Wednesday, 9 December 2009


Here is aforensic look at the leaked data which goes far beyond emails, and shows a complete disregard for the truth and a cynical manipulation in order to obtain the result they were looking for. No amount of whitewash can cover the extent of the fiddling that has been revealed. It is nothing short of a breathtaking scandal which does to science what the expenses scandal has done for UK politics. But this can only get the impact it deserves if a supine media gives it the coverage needed. The problem is that only statistics experts can understand the extent of the scandal and it may be covered up by those who believe (wrongly) that they are doing so in order to 'save the planet'.

More on the computer code reveals further examples.


Dan Olner said...

On just the most oft-cited example of "trick" - if I do a citation search for "trick" in article titles, I get just short of a 1000. I'm a modeller, I use tricks all the time myself. The word itself, clearly, doesn't mean anything particularly sinister. If Monckton wants to make a case against the validity of the method, he should stick to that.

I also don't trust Monckton, simply because he used the "we have to get rid of the medieval warming period" email claim to discredit scientists. If you Google that phrase, there are just short of 200,000 hits. Not one that I've found so far even asks the most basic questions: was the email genuine? If so, what was the context of the full question?

As it turns out, there's an email in the leaks from the person who was implied to have said the above: they have no memory of writing it. It troubles me that skeptics like Monckton should travel the world using this one email as proof that real scientists are working to falsify the record, without actually examining that claim in any depth. It comes across as baseless slandering. I mean - there's no evidence it's true, is there? And imagine the reverse: if Al Gore had claimed a leading skeptic had emailed him to say "we've got to get rid of the hockey stick." Skeptics would be demanding to see the full email, wouldn't they? At the very least.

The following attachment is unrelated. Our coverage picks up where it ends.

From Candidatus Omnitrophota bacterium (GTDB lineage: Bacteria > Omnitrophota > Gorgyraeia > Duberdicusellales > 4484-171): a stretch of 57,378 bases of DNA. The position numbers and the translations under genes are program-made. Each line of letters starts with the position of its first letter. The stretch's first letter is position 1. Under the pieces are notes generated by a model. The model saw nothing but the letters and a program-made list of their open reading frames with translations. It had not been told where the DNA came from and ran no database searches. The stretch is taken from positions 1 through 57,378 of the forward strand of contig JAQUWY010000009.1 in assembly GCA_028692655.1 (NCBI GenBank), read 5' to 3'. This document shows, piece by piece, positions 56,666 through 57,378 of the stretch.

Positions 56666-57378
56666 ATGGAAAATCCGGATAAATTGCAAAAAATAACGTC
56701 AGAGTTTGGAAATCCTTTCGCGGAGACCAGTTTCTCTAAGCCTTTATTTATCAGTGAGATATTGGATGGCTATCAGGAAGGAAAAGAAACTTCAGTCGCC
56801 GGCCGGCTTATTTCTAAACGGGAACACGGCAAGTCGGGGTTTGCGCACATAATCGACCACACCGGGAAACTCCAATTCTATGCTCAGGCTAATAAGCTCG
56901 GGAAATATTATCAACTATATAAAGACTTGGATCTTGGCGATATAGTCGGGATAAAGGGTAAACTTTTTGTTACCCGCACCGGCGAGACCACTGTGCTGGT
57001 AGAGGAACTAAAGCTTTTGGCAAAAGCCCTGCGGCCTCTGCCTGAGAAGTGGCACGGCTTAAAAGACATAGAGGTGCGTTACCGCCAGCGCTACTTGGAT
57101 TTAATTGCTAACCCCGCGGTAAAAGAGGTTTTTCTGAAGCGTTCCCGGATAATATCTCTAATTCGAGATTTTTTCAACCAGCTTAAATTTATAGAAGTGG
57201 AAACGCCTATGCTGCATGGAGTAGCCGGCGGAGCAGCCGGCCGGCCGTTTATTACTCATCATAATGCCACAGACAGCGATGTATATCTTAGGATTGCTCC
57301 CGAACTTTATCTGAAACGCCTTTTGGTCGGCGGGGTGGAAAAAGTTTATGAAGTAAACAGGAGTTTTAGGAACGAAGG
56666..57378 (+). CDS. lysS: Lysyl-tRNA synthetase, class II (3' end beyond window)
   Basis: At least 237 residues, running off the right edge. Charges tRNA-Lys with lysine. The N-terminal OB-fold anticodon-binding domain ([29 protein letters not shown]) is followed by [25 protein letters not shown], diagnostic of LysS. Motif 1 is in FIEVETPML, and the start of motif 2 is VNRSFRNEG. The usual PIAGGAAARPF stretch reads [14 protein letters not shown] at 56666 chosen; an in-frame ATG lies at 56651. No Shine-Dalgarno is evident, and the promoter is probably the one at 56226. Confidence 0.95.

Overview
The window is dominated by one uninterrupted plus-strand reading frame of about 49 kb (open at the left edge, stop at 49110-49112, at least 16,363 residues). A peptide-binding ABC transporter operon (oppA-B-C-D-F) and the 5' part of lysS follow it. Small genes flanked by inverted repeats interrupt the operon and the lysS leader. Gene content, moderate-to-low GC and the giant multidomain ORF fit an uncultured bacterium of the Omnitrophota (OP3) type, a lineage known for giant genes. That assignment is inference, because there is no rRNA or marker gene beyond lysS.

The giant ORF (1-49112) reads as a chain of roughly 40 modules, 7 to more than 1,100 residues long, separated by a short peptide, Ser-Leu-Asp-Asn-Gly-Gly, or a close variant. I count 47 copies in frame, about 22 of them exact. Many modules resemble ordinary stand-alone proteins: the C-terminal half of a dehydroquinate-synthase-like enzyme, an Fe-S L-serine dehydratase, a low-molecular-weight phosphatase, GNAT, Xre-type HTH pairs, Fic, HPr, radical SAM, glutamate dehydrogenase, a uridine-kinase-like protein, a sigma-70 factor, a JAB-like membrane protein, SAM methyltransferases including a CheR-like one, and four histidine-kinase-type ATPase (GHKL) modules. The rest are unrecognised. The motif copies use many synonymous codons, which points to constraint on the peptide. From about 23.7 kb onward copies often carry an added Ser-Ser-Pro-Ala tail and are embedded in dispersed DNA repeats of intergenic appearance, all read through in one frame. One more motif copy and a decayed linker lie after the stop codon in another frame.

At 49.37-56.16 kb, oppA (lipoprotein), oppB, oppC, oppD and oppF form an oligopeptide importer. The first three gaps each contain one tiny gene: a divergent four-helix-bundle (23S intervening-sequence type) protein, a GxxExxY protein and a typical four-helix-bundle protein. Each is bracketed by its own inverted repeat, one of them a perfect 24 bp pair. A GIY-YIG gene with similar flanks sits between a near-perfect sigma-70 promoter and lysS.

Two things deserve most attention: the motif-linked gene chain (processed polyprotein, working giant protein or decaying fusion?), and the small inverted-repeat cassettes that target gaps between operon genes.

I think seeing evil in the CRU mails requires one to already heavily distrust the scientists in question, and to read the worst into it. The worst I can get from them is FOI obstruction - but then, they received nearly 80 requests in the space of 7 days from climateaudit. Scientists often ask for data, and are given it (this is also in the emails, if you look) if it's for genuine research. No FOI needed.

I guess we'll see how this pans out, but we already know Monckton thinks scientists and the IPCC are 'just another special interest lobby group' - I'm not sure I trust him to represent science fairly.

Derek Tipp said...

It's not the word "trick" that is a problem it is the context in which it was used. You only have to read the emails to realise that these scientists were working towards their own agenda. You say you don't trust Monckton, but do you think the public will trust the IPCC or these scientists?